On Disqus, I've already seen so many dialogues that have taken place around this subject. Usually it begins when some misguided person who knows nothing about depression calls Williams' suicide, "selfish." That highlights a fundamental misunderstanding that so much of the public has about this disease, and it would never have happened if Williams' suicide were just swept under the rug.

  • ukeishiro Aug 21, 2014

    @angeleys151 & Katerine_M.
    I didn't want to diminished the tragedy of his death and what he did. And writing that he was depressed and that was what lead him to his death doesn't bother me because it is true and a reminder that depression is indeed a disease.
    But we (and especially professionals) can choose the rights words and stop to put in highlights or in the article that "he took is own life by hanging him sefl" at least for his family who don't need that to remembered what happened. But we can write that he was depressed, that is a disease a no one should be ashamed of it and seek help if needed. That would be educative too and less offensive.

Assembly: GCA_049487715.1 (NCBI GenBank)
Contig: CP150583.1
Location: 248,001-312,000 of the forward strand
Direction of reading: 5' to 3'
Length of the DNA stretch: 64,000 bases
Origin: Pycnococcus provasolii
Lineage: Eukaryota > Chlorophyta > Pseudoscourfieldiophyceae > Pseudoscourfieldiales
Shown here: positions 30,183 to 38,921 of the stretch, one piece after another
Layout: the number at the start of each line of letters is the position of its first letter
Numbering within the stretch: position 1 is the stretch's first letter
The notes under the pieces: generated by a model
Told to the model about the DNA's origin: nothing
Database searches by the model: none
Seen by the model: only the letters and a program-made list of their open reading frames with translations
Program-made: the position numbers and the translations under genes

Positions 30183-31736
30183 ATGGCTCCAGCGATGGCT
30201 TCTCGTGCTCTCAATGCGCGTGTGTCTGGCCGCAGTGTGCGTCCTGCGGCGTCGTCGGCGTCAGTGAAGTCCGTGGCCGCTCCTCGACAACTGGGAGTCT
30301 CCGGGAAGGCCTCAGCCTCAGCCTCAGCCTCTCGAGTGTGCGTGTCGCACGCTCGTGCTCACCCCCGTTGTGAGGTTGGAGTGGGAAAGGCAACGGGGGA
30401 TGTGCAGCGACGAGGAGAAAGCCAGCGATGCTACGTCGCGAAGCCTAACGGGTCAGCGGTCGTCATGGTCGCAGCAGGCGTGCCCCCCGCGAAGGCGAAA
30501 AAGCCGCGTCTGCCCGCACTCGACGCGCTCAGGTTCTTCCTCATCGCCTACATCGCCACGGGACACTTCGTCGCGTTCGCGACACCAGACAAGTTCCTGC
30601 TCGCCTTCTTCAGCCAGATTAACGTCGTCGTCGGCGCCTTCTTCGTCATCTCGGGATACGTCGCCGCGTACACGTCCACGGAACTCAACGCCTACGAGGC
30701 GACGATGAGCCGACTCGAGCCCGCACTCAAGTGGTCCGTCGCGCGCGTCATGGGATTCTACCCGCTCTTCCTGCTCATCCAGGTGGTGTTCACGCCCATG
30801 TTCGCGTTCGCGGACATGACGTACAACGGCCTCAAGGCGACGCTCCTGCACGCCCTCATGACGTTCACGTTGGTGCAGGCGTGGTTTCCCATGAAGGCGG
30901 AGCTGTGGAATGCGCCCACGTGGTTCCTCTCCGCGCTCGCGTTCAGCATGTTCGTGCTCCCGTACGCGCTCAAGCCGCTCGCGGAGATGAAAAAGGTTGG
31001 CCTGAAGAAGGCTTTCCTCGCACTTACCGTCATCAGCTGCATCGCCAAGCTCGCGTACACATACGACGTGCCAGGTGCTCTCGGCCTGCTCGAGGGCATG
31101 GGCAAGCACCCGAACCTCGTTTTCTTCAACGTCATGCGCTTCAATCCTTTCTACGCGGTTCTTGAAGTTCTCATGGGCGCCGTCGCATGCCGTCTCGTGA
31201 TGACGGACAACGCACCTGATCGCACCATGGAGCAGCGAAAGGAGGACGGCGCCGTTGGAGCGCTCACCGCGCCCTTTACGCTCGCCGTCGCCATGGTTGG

Anyway like I said it is just a point of view.

  • Katerine_M Aug 21, 2014

    (Note: I'm mainly imagining a rewritten history here, where your suggested course was used by the media from the beginning.)

    That would still be sweeping it under the rug. Worse, it would have diminished the shock value of the idea of someone who made so many of us laugh, committing suicide. And the shock value is what's currently leading to 99% of the good that is happening right now in the realm of public awareness.

    The entire point is that it shouldn't have to be offensive. People need to understand that depression/bipolar disorder are illnesses that can kill. The only reason people think of it as offensive is that, on some level, they think that being brought to suicide is shameful... that it's some kind of stain on his character. This has led to a lot of useful dialogues... like this one... which highlight that misunderstanding and go a long way towards changing the way people perceive this illness.

  • ukeishiro Aug 21, 2014

    Well a sure thing is that there is no really good/easy way to deal with a tragedy (suicide/accident/mureder...)